Terms of Reference
Introduction to the Inquiry’s Terms of Reference
The Inquiry is given Terms of Reference issued by Scottish Ministers. Terms of Reference set out the areas the Inquiry is empowered to investigate.
The Terms of Reference of the Scottish COVID-19 Inquiry list 12 areas the Inquiry will look at, in order to establish lessons to be learned and make recommendations for the future. The 12 areas cover aspects of health, education and support.
Before setting up the Scottish COVID-19 Inquiry, Scottish Ministers consulted on the Terms of Reference. The Scottish Government’s consultation report can be found here. The Terms of Reference were informed by the consultation.
The Scottish Ministers issued the Inquiry’s Terms of Reference on 14 December 2021. There was then a period of reflection. On 9 June 2022 the Scottish Ministers, having consulted with the Chair of the Inquiry, announced in the Scottish Parliament some additions to the original Terms of Reference.
On 28 October 2022, following the appointment of The Hon. Lord Brailsford as Chair to the Inquiry, the Terms of Reference were amended to make reference to a human rights-based approach.
The Inquiry will investigate the areas in the updated Terms of Reference of 28 October 2022, which are set out at the bottom of this page.
Approach to the Terms of Reference
COVID-19 affected everybody in Scotland. Because the response to the COVID-19 pandemic raises so many issues, and so many people are affected, the Terms of Reference do not attempt to present a definitive list of every issue or every person that the inquiry will consider. Instead, the Terms of Reference specify areas of investigation. The Inquiry will interpret them flexibly. The Inquiry will investigate issues which are within one or more of the broad areas set out in the Terms of Reference. The fact that the Terms of Reference do not list particular groups does not mean that they are excluded.
There are some legal restrictions on what the Scottish COVID-19 Inquiry can investigate. These include that the Inquiry can consider only “Scottish matters”. This restriction reflects the division of power under Scotland’s devolution settlement. The Scottish COVID-19 Inquiry is investigating the devolved response to the pandemic in Scotland. It is not entitled to investigate areas which were reserved in the Scotland Act 1998 – those are for the UK Covid-19 Inquiry. The Terms of Reference are drafted to reflect this position. However, if questions arise about whether something is a Scottish matter or not, the Scottish COVID-19 Inquiry will look at the effect of the measure in all the circumstances. Aspects of the response to the pandemic in Scotland which are wholly or primarily concerned with devolved matters, such as health, and not reserved matters, are likely to be within the scope of the Scottish COVID-19 Inquiry’s investigation.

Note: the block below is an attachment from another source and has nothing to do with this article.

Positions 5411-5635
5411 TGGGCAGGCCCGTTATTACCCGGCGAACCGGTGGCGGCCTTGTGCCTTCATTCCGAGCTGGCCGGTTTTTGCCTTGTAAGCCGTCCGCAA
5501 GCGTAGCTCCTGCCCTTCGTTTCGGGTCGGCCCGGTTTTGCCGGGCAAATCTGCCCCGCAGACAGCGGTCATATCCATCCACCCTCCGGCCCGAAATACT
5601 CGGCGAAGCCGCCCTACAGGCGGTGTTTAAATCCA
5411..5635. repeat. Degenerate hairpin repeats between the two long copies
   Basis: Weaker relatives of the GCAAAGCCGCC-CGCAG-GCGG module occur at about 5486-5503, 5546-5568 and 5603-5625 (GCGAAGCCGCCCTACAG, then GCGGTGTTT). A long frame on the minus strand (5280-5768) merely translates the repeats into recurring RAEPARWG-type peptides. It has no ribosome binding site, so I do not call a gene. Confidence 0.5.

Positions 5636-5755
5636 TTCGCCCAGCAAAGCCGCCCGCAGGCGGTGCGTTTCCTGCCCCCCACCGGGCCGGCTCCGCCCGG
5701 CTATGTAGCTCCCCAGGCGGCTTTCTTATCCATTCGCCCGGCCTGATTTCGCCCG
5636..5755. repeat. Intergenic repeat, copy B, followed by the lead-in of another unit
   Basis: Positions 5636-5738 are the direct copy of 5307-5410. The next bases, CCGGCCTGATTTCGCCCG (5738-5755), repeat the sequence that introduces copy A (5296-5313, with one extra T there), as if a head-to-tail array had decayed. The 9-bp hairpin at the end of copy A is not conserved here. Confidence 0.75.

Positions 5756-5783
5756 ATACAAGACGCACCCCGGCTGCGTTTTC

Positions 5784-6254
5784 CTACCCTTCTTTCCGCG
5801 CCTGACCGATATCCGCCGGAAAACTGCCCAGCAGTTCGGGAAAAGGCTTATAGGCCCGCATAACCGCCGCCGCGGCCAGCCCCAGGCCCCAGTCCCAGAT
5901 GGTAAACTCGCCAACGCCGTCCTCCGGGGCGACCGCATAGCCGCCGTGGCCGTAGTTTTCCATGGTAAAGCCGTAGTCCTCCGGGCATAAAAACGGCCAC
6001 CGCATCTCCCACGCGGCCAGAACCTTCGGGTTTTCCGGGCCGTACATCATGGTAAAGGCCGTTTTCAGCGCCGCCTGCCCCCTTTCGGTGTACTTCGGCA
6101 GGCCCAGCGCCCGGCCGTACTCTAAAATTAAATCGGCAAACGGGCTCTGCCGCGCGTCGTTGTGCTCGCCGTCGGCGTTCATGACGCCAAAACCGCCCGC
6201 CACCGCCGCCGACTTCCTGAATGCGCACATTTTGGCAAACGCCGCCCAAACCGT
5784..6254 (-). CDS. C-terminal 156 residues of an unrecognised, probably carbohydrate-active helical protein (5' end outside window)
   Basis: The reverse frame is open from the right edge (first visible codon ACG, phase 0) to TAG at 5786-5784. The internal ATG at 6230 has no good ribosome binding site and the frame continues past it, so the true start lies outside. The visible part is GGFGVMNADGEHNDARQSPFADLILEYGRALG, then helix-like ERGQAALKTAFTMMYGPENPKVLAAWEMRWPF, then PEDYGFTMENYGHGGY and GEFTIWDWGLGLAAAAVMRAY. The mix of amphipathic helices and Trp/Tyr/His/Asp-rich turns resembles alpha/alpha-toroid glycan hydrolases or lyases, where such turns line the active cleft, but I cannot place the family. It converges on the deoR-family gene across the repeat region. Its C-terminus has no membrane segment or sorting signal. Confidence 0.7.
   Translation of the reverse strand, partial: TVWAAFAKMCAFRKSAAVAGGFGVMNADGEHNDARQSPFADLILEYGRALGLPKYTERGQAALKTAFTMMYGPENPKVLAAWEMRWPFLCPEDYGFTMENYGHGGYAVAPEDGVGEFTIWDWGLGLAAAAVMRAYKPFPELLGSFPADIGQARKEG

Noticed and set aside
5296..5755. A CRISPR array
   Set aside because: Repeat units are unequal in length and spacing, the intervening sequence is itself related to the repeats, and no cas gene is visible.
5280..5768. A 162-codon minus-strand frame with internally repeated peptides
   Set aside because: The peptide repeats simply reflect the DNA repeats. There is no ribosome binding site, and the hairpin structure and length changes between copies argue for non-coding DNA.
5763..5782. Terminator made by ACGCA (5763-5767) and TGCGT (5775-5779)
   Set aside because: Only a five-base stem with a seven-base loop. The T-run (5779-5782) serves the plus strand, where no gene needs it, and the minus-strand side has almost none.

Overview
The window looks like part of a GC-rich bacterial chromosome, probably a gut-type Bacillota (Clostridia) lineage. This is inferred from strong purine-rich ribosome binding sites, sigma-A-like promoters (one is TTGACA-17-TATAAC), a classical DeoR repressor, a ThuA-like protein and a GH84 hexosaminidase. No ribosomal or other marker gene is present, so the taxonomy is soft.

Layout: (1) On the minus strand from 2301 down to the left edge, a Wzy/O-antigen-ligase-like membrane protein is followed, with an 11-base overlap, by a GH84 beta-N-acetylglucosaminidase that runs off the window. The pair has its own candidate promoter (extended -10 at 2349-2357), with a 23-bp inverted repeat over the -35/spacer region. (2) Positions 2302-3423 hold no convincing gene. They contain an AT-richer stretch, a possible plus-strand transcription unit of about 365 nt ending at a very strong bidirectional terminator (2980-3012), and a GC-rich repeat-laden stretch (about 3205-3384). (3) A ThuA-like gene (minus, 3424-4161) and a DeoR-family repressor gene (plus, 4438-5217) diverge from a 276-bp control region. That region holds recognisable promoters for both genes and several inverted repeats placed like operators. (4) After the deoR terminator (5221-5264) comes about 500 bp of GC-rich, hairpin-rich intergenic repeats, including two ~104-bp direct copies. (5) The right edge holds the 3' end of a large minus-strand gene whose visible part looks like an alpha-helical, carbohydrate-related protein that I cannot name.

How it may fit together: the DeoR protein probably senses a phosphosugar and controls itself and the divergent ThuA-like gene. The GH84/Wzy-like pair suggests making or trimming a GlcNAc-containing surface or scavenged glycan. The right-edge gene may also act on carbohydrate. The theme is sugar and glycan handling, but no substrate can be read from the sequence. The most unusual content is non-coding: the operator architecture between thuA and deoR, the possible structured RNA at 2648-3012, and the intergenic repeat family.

These are the Scottish COVID-19 Inquiry’s Terms of Reference:
- The aim of this inquiry is to establish the facts of, and learn lessons from, the strategic response to the COVID-19 pandemic in Scotland.
- To investigate the strategic elements of the handling of the pandemic relating to
- pandemic planning and exercises carried out by the Scottish Government;
- the decisions to lockdown and to apply other restrictions and the impact of those restrictions;
- the delivery of a system of testing, outbreak management and self isolation;
- the design and delivery of a vaccination strategy;
- the supply, distribution and use of Personal Protective Equipment;
- the requirement for shielding and associated assistance programmes, provided or supported by public agencies;
- in care and nursing homes: the transfer of residents to or from homes, treatment and care of residents, restrictions on visiting, infection prevention and control, and inspections;
- the provision of healthcare services and social care support, including the management and support of staff and the recognition, involvement and support of unpaid carers;
- the delivery of end-of-life care and the use of DNACPR (do not attempt cardiopulmonary resuscitation decisions);
- welfare assistance programmes, for example those relating to benefits or the provision of food, provided or supported by public agencies;
- the delivery of education and certification; and
- financial support and guidance given to businesses and the self employed, including in relation to identification of keyworkers, by public agencies.
- To create a factual record of the key strategic elements of the handling of the pandemic
- To identify lessons and implications for the future, and provide recommendations
- To demonstrate how a human rights-based approach by the inquiry has contributed to the inquiry's findings in facts and recommendations
- To provide reports to the Scottish Ministers as soon as practicable
- When interpreting and applying these terms of reference:
- in relation to points 2(b) to 2(l), investigations will cover the period between 1 January 2020 and 31 December 2022
- the inquiry will, as the chair deems appropriate and necessary, consider the impacts of the strategic elements of handling of the pandemic on the exercise of Convention rights (as defined in Section 1 of the Human Rights Act 1998)
- the inquiry will, as the chair deems appropriate and necessary, consider any disparities in the strategic elements of handling of the pandemic, including unequal impacts on people
- the inquiry can consider only “Scottish matters” as defined in section 28(5) of the Inquiries Act 2005
- the inquiry respects the independent role of the Lord Advocate in relation to the prosecution of crime and the investigation of deaths in Scotland
- the inquiry must make reasonable efforts to minimise duplication of investigation, evidence gathering and reporting with any other public inquiry established under the Inquiries Act 2005
Please find translations of our Terms of Reference below.